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Lindsay’s Two-Shot US Army Musket

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John Parker Lindsay patented a superposed, 2-shot muzzleloading rifle action in 1860, and remarkably, was able to get a contract to sell them to the US Federal Army. The system was fairly simple, with two percussion caps and firehouse leading to a front and rear chamber. The rifle was loaded with two successive charges of 60 grains of black powder and 500 grain bullets, and a single trigger fired the two rounds in succession.

In August 1863 the rifle was tested at West Point by Captain S.V. Benet and found acceptable. In fact, Benet found that the pressure from firing the first round tended to very firmly seat the second round, which then cleared fouling from the bore better than a regular rifle when it was fired. A contract was signed in December of 1863 for Army purchase of 1,000 Lindsay rifles at $25 each, and they were delivered in August of 1864. The rifles were issued to the 16th Michigan Volunteer Infantry, and saw use in the Battle of Peeble’s Farm.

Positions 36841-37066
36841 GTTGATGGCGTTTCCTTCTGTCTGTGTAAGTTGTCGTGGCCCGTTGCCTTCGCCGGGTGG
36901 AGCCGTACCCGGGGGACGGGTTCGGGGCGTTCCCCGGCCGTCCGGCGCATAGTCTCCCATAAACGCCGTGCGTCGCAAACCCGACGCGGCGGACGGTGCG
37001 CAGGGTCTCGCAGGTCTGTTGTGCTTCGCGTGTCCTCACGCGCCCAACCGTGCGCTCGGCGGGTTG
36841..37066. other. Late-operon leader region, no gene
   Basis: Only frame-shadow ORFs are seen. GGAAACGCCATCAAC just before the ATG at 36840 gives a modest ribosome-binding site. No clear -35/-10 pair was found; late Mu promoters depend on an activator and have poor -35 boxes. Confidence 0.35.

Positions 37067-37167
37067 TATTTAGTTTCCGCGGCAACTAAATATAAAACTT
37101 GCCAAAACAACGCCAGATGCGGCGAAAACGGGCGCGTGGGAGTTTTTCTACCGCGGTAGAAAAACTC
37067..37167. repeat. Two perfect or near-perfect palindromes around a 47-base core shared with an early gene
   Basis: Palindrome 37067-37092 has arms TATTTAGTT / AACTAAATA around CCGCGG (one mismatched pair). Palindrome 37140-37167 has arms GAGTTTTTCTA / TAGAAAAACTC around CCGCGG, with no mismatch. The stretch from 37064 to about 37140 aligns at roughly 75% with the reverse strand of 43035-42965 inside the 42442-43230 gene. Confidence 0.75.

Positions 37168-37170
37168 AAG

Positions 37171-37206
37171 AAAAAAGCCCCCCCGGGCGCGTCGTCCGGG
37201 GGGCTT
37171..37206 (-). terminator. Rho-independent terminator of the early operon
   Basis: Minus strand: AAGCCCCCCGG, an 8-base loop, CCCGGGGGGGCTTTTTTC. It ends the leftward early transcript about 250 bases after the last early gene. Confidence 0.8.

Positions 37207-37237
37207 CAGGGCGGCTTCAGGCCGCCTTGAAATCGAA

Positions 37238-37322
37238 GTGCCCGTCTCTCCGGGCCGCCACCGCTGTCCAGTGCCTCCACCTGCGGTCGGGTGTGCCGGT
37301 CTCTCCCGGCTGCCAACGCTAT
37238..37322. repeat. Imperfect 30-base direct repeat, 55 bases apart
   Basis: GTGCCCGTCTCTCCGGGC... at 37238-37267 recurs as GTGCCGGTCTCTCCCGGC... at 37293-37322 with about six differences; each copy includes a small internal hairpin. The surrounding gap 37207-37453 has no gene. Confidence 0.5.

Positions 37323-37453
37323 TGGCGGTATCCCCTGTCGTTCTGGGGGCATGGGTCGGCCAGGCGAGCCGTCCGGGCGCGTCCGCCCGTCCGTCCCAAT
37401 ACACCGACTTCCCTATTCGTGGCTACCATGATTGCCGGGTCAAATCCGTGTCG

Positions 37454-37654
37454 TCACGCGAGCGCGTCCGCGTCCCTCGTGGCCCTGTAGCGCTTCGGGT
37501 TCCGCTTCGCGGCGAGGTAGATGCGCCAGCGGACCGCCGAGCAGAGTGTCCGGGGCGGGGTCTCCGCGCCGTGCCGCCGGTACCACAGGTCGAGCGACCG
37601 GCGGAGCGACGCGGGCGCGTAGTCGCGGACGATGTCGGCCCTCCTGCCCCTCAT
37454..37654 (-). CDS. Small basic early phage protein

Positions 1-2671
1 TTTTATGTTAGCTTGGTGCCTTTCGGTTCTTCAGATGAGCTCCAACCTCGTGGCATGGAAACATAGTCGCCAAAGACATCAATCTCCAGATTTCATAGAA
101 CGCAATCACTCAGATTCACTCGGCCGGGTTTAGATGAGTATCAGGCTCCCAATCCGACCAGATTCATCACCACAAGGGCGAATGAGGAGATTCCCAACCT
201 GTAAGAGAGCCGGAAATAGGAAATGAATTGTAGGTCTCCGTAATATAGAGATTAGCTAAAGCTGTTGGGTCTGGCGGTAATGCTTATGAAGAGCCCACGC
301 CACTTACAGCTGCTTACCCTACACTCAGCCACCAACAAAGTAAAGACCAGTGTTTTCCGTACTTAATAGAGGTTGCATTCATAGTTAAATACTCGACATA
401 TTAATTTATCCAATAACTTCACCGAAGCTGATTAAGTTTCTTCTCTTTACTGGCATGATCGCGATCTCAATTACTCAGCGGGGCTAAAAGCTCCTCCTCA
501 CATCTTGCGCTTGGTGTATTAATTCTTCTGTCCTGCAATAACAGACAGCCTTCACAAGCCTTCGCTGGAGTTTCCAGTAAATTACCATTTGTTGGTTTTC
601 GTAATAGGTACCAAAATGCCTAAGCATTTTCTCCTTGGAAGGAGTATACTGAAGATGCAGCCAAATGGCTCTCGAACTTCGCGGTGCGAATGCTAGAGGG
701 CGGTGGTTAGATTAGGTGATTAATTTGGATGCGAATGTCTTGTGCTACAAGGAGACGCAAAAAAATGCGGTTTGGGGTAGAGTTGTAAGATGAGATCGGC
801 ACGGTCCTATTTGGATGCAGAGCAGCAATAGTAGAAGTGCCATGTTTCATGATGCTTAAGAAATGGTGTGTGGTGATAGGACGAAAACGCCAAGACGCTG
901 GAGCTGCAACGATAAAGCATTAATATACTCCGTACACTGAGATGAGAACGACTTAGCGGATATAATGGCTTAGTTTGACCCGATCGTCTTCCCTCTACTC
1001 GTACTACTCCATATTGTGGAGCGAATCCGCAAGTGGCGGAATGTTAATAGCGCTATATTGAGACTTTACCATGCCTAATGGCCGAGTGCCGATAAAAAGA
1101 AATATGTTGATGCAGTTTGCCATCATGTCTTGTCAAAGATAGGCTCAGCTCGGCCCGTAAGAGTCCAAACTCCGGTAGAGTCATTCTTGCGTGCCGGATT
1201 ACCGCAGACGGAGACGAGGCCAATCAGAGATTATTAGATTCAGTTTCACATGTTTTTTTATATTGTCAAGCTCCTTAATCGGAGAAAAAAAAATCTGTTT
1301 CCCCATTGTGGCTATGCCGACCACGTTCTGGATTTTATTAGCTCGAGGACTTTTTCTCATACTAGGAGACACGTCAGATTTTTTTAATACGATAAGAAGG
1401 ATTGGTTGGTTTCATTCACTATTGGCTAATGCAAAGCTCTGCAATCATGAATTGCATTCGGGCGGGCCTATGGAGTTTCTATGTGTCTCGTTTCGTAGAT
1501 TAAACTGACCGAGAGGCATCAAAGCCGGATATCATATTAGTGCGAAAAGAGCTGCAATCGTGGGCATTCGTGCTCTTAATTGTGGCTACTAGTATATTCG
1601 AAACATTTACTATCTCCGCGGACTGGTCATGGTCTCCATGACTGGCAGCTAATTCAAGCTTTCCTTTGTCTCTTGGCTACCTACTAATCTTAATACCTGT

Both in battle and in extended testing, the rifles were found to be flawed in ways they had not been initially recognized. Troops complained of double shots, with a single trigger pull firing both charges. Testing also found that the front chamber fire tube tended to foul and plug too easily, rendering the front chamber impossible to fire. No additional Lindsay rifles were purchased by the military. Lindsay did also make several versions of handgun using his system – these sold better than the rifles, but were still not a commercial success by most standards.

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